The fountain at Linlithgow Palace where ‘Ane Satire of the Three Estates’ was first performed in 1540.

The Hazel Tree

 Where wine once flowed like water…

James V's fountainBuilt by James V in 1538, this ornate fountain graces the courtyard at Linlithgow Palace.

Standing over 16 feet high and designed to reflect the supreme power of the king, it was probably fed by an underground water supply which was piped up to the carved crown at the top.

Water fell from the crown – suggesting the king’s benevolence – into tiered bowls and out through rows of spouts shaped like mythical beasts and human heads.  One of them is said to represent James V disguised as a peasant or ‘gaberlunzie’.

When Bonnie Prince Charlie visited Linlithgow in 1745, the fountain was made to flow with wine. This was probably not the first time it had happened – another source suggests James V had the same idea, on his marriage to Mary of Guise.

In 2007 the fountain was restored by Historic Scotland…

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Linlithgow Palace

The Hazel Tree

Inside the courtyard

When you walk around the hollow corridors and cold empty rooms of Linlithgow Palace, you could be forgiven for glancing over your shoulder into the dark corners and listening for footsteps on the stairs.

Often overlooked by visitors to Edinburgh and Stirling castles, Linlithgow doesn’t have quite the same groomed magnificence (it’s a burnt-out shell, after all) but it certainly has the history.  Built in 1425 by James I, its walls have seen generations of Scottish monarchs come and go – their births, marriages and deaths, their hopes, joys, fears, victories and losses.

Looking down to the courtyard Looking down to the courtyard

Queen Margaret’s Bower

It was at Linlithgow Palace, in April 1512, that the future James V of Scotland was born;  a year later, his father, James IV, faced the Earl of Surrey’s army at the Battle of Flodden Field while his mother, Margaret Tudor, watched from the high north-west…

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A sport for kings at Falkland Palace

The Hazel Tree

Falkland Garden 4Following on from my tour of the amazing Falkland Palace, I want to tell you how I managed to step back in time in the gardens…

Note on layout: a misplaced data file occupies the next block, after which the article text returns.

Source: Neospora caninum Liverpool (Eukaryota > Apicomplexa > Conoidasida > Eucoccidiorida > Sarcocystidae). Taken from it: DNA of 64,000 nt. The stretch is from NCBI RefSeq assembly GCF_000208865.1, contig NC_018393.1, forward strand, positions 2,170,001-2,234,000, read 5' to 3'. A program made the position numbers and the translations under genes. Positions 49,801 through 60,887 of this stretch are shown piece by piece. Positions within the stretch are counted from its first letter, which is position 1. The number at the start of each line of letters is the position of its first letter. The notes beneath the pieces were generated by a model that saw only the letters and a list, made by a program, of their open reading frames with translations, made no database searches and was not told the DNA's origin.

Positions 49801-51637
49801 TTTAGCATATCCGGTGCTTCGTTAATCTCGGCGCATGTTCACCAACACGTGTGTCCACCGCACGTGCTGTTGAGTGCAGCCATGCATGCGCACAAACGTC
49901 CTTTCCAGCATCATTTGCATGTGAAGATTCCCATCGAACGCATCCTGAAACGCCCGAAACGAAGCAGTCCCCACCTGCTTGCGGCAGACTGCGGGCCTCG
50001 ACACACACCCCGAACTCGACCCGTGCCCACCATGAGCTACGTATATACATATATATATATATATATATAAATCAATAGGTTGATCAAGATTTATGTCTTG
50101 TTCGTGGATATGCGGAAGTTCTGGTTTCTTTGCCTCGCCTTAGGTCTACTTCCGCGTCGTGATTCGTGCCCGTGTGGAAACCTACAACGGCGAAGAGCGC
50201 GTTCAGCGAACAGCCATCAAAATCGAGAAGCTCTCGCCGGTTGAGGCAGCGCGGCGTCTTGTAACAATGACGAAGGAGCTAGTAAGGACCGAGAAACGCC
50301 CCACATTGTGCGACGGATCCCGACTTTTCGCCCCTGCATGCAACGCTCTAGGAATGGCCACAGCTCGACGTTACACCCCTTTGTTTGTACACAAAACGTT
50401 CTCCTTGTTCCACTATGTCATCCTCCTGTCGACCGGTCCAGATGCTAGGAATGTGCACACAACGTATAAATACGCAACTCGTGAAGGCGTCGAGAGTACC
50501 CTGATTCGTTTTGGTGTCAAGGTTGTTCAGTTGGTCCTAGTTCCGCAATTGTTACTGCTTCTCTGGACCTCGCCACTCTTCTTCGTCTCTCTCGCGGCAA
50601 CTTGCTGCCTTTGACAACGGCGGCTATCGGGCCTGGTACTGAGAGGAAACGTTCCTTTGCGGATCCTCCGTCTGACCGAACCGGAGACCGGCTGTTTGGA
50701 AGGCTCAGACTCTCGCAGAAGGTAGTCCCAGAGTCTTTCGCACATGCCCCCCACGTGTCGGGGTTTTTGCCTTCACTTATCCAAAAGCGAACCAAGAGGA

Because it was only the end of March, the herbaceous borders were still very much dormant;   a wren was flitting around a leafless bush, and in the lawns hundreds of crocuses were opening up to the morning sun.

Falkland CrocusesSeeing Colin absorbed in photography, I suddenly remembered something I’d read about Falkland Palace – one of its original features – and I took myself off to find it.

Across a paved area, through a door and down a few steps… and there was the original ‘real’ or ‘royal’ tennis court, built in 1539 for James V.

Falkland tennis court (1)I’ve never seen anything like this before.  I was standing in the spectators’ area, a long corridor with openings down the length of one side, facing onto the court…

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write on

Neill Russell - Writer

Over the course of the week I attended the Write On Festival in Haddington’s Library.

Write On is a mini festival within the bigger Haddington Festival where authors from East Lothian are coming together to put on a series of events aimed at raising the profile of local writers in the county. Some of the authors taking part are, Roddy Martine, Debi Gliori, Gerry Urwin, Linda Strachan, Sally Collins (illustrator), Erin Kaye, Marie MacPherson, and Bill Graham to name a few, and they are being supported by many others.

The mini festival comprised of two events: Writers Aloud and Inspiring Writers. Writers Aloud was an evening of readings from fiction to poetry and non-fiction, while Inspiring Writers was a writers’ panel discussing all aspects of writing, publishing and what it’s like to be a writer. Both events featured local authors.
write-on-neill-russell-reading

The Writers Aloud session featured an open-mic section at…